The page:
A "systematic and corporate" failure by Humberside Police was at the heart of the fiasco of the botched vetting of Ian Huntley, the Soham murderer, an inquiry will conclude today.
Despite the hard-hitting criticism of Humberside and what is described as the "very serious failings" of the force's "senior management", the Chief Constable, David Westwood, is understood to be defying calls for his resignation.
Today's report follows an inquiry into how Huntley was able to obtain a job at a school in Soham, Cambridgeshire - where he met Holly Wells and Jessica Chapman - despite having a history of sexual offending against underage girls.
The inquiry, chaired by Sir Michael Bichard, will recommend the establishment of a national intelligence database and tougher positive vetting or a "passport system" for people applying for jobs working with young people. David Blunkett, the Home Secretary, is expected to agree to those proposals.
Cambridgeshire Police, the other force involved in the vetting of Huntley, will be criticised for a series of failures, although Sir Michael is understood to be far more critical of Humberside.
The 200-page Bichard inquiry report concludes: "In the words of the Chief Constable of Humberside, failures were systematic and corporate", The Independent understands. It adds there were "serious failings in the senior management at Humberside Police". It is also scathing about the piecemeal national vetting system.
It was only after Huntley's trial that it was revealed he had been at the centre of nine sex allegations while living in Grimsby in the Nineties. Serious flaws in Humberside's intelligence handling meant that no records of Huntley's past were retained - including a report that warned he was a "serial sex attacker".
Huntley was jailed for life in December for the murders of the 10-year-olds Holly and Jessica in August 2002.
Humberside Police will be heavily censured for deleting records of Huntley's past. The force's chief, Mr Westwood, will also be criticised for ignoring two sets of advice and wrongly blaming the Data Protection Act for having to "weed out" old intelligence files. The assistant Information Commissioner, David Smith, and a senior figure from within the Association of Chief Police Officers had advised him not to use that defence.
Mr Westwood finally admitted the error at the inquiry when he said: "I do not intend to try to justify why I made a mistake. It was my mistake and I made it." But, despite the criticisms, Mr Westwood has already indicated he will not be offering his resignation and believes he should remain as Chief Constable to see through reforms to the vetting system.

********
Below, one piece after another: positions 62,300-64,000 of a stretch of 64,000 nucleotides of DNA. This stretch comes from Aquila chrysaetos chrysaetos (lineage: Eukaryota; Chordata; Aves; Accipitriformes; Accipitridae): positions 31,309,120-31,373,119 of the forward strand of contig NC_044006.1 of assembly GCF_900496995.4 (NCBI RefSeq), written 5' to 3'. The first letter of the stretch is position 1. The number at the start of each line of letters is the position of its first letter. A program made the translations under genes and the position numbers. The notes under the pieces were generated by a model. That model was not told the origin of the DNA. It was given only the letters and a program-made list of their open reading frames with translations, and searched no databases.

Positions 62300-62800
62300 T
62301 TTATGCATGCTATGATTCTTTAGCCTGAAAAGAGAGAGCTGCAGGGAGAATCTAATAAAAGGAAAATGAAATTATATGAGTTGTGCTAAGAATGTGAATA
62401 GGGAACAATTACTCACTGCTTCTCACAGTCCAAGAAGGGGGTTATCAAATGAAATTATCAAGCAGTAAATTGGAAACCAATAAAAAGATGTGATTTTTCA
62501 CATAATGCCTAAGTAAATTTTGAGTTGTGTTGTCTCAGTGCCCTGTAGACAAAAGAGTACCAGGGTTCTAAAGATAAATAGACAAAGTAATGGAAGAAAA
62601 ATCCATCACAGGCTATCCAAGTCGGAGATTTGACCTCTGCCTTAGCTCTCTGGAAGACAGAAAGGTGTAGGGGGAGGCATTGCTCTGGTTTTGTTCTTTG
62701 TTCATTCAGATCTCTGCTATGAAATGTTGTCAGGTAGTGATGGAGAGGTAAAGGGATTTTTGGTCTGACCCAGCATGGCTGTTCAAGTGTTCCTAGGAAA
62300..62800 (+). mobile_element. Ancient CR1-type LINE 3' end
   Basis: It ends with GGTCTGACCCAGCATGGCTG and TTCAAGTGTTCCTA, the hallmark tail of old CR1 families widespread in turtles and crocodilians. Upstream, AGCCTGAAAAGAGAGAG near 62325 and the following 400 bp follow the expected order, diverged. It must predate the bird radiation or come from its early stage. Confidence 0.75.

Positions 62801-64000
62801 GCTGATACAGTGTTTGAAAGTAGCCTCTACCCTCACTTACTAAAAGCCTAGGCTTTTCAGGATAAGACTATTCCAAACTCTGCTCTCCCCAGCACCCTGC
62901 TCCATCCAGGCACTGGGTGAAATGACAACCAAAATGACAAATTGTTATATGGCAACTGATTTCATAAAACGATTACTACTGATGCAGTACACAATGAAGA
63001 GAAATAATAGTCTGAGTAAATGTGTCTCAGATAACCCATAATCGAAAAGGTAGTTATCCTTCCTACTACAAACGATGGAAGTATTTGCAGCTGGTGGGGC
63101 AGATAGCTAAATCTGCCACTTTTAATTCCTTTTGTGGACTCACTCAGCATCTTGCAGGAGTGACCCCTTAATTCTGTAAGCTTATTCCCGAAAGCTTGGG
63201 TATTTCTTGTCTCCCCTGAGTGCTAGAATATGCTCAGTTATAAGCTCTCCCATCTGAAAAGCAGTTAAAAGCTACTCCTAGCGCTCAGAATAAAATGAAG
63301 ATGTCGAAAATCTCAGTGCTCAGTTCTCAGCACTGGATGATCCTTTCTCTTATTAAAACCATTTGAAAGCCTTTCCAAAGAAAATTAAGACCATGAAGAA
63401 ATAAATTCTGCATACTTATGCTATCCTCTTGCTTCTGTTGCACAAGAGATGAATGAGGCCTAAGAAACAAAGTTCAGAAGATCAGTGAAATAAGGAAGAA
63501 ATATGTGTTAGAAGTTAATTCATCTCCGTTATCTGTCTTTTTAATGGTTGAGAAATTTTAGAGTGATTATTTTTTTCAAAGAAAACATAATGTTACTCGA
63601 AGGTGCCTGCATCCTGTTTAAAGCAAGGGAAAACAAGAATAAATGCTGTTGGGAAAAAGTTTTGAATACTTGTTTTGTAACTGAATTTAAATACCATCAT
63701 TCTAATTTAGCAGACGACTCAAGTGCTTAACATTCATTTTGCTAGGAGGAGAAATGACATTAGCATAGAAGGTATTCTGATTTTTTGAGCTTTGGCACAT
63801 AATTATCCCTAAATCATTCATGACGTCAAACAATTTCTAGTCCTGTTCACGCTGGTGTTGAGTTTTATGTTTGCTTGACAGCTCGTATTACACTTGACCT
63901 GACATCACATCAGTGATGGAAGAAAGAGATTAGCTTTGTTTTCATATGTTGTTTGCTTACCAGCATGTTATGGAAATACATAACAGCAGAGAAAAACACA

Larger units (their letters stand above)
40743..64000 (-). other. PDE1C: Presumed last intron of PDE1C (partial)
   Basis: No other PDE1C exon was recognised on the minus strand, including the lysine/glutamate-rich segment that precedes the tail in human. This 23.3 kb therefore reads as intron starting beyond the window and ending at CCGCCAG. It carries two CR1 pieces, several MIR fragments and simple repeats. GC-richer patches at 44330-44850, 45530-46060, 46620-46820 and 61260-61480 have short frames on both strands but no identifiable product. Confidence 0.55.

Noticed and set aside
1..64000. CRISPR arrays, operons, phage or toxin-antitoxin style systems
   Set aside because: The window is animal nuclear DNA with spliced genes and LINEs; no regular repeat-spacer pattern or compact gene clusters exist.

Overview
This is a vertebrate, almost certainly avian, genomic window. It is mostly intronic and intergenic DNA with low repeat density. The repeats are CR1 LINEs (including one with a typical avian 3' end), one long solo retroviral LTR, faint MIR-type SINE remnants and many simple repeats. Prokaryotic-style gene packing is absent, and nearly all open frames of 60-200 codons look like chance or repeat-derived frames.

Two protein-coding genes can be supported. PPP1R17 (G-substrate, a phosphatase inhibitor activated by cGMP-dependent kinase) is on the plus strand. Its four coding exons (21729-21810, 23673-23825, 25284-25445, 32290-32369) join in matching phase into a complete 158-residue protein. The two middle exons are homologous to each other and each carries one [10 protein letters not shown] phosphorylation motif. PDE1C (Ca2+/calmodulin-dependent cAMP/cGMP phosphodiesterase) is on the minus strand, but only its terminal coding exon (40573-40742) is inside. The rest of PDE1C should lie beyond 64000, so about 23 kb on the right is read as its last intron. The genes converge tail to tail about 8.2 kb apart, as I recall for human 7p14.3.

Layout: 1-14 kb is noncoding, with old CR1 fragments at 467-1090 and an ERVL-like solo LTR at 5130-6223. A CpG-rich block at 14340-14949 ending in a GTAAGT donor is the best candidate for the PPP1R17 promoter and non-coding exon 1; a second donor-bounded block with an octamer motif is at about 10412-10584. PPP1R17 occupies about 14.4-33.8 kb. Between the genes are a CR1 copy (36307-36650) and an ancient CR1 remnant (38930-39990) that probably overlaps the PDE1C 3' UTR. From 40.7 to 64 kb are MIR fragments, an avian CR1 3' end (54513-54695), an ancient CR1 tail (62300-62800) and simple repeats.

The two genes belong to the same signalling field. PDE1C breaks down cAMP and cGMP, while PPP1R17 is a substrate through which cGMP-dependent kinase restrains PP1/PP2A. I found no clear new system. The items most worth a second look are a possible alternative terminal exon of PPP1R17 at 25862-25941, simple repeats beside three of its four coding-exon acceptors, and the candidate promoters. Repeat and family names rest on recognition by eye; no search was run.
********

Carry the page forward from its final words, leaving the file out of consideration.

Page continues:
Tom Lloyd, Chief Constable of Cambridgeshire, will also come under fire for his force's failure in almost every stage of the vetting process. Mr Lloyd has admitted that his force failed to ask for a vetting check on Huntley when he applied to work as the caretaker at Soham Village College. But the Bichard report will say Cambridgeshire's "failings are not as great as Humberside".
Cambridgeshire will face further criticism today in a separate review by Sir Ronnie Flanagan, for HM Inspectorate of Constabulary, of the force's conduct of the early stages of the Soham investigation.
It emerged after Huntley was convicted for the double murder that the police operation was dogged with problems. False leads wasted police time; there were delays in checking Huntley's alibi; and Mr Lloyd was criticised for being on holiday during the early stages of the investigation.
Mr Lloyd is understood to be standing firm and is not expected to be ordered to resign by the Home Secretary. He is expected to accept responsibility for his force's failings but argue that significant improvements have been made.
The Bichard report will also criticise other organisations - including social services - which had close contact with Huntley but failed to spot any danger signs. North East Lincolnshire social services failed to link the underage sex allegations, despite them centring on Huntley.
The report's key recommendations include establishing a national intelligence database that all 43 forces in England and Wales can access. It would be similar to one that is about to come online in Scotland, which includes intelligence material about suspects, rather than just details of convictions.
The report calls for the setting up of a child safety"passport" scheme. Applicants applying for jobs working with young people would be "positively vetted" for suitability rather than simple checks on their past.
It also says headteachers should be given training in interview techniques. That recommendation follows the admission by the headteacher of the Soham school, Howard Gilbert, that he never checked Huntley's references.Reuse content